FOX gives boot to 'reality' -- some of it -- in fall plans
May 21, 1999
NEW YORK (CNN) -- In a week filled with fall TV-network schedule announcements, the FOX lineup news has been perhaps the most surprising.
The network says it's keeping some of its proven performers -- including actor Jennifer Love Hewitt and "McBeal"-maker David E. Kelley. And it's dumping three "reality-based" programs, a genre for which the network has been known -- and criticized .
The perennially low-rated UPN also announced its fall plans Thursday. The two networks were the last of the seven broadcast commercial networks to unveil their fall schedules to advertisers this week.
Announcing its fall season prime-time lineup, FOX says it's putting the lens cap on "World's Wildest Police Videos," a "reality" show that often features disturbing situations involving violent confrontations with law-enforcement officers. "Guinness World Records: Prime Time" gets no time in the new schedule. And the home-video show "World's Funniest" has had its last laugh, too.
The proven performers? The network is to premiere a virtual-reality game gone awry from Chris Carter, the man behind the hit sci-fi show "The X-Files"; a new half-hour spinoff of Kelley's creation, "Ally McBeal"; and another spinoff series, "Time of Your Life," with "Party of Five" star Hewitt.
"I think Sarah has become a huge role model for teen-age girls and teen-agers in America, which I'm very happy about," Hewitt says about her role on the long-running FOX drama.
"But I think Sarah is one of the only characters that's not an essential part of the five, and breaking up the five would not be a good idea. So that kind of left my character dangling out there for a chance to either leave the show or spin off. And they chose to spin off."
Short skirts, shorter show
That new second "Ally McBeal" show, slated to air on Tuesdays, is to include the same characters, cast and theme -- an unconventional Boston law firm of attorneys who tend to break into song in the unisex bathroom.
Episodes are to be fashioned from outtakes and material from the show's first two seasons, but the stories are to be set at the firm and after hours -- not in court.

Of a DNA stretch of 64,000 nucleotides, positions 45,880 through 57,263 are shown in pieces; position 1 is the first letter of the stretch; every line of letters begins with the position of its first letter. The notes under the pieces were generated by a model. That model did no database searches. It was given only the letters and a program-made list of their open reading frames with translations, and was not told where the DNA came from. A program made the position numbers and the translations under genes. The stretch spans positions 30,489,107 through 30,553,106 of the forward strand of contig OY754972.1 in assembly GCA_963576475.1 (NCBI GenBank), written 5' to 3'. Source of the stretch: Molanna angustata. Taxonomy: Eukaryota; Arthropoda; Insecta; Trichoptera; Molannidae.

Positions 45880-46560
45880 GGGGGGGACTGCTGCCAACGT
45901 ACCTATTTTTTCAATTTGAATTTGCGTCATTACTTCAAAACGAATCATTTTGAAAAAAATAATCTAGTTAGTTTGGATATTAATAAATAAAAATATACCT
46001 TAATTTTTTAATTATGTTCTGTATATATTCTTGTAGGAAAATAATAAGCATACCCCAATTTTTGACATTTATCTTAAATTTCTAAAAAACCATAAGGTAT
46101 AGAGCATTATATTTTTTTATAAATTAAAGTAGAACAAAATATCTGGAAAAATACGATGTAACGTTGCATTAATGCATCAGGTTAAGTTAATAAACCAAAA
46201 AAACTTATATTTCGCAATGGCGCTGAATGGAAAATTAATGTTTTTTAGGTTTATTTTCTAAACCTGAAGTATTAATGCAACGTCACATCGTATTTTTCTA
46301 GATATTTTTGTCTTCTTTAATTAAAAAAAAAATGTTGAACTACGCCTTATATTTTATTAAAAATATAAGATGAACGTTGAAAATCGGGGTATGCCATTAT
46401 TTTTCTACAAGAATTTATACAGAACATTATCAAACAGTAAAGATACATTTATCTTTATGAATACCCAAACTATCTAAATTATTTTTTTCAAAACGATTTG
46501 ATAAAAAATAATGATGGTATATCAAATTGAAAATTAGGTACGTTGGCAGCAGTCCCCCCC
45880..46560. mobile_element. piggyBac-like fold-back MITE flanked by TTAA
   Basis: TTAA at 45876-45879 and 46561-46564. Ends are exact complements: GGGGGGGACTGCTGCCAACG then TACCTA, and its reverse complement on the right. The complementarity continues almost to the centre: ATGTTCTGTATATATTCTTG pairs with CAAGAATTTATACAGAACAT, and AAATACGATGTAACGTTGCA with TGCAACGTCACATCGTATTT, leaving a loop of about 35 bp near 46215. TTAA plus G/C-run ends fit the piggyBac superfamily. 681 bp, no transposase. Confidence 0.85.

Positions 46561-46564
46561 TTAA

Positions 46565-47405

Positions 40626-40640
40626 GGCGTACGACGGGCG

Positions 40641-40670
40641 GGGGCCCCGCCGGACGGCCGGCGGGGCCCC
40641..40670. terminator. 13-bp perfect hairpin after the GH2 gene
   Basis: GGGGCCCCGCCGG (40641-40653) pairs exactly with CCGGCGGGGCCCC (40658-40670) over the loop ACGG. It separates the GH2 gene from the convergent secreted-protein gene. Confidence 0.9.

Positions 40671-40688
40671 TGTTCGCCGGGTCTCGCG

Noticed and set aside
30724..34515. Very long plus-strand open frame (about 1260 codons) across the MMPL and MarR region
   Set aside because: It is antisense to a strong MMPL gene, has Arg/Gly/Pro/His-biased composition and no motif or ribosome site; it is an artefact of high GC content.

FOX says it's canceling another Carter vehicle, "Millennium" (Carter created and was the executive producer for the show). And the network has taken the animated comedy "The PJs" off the schedule -- although executives say it's to return as a sub-series.
The issue of violence on TV
The move to dump the "reality" shows comes after network executives made a pledge to move away from screen violence. "We've seen some dramatic changes in the country's attitudes toward violence over the last couple of weeks," says Doug Herzog, president of entertainment for FOX Broadcasting Company. "It's a sensitive issue and we'll be keeping our eye on it, no question about it."
Still, "Cops" -- another show that follows police around with a camera -- and "America's Most Wanted: America Fights Back," in which crimes are re-enacted by actors, are to remain part of the network's Saturday night lineup.
And two new FOX dramas also appear violent, based on trailers shown to journalists on Thursday evening: Carter creation "Harsh Realm" is about a soldier ordered to test a top-secret military combat training game. The other new drama, "Ryan Caulfield," is about a 19-year-old rookie policeman who on his first day at the job is at the scene of a multiple homicide. The trailer shows him walking among blood-spattered bodies, and later, shooting at suspects.
UPN: Wrestling with low ratings
Meanwhile, struggling mini-network UPN has announced it will sink its "Love Boat" remake. And, noting pro wrestling's hold on the cable-TV audience, it's adding a two-hour weekly World Wrestling Federation show -- "WWF Smackdown!" -- to its schedule.
The new wrestling program is slated for 8 p.m. Thursdays, and will be tamer than its cable counterparts, UPN president Dean Valentine says.
"It will probably be toned down a bit in terms of language and the upraised finger -- you'll see a lot less of it," Valentine says.
UPN also plans to spin off its most popular sitcom, "Moesha," with a new comedy called "Mo'Nique" -- and to shift its comedies aimed at the African-American audience to Mondays.
In addition to "Love Boat," the network says it's canceling "Clueless," "The Sentinel" and "Between Brothers."
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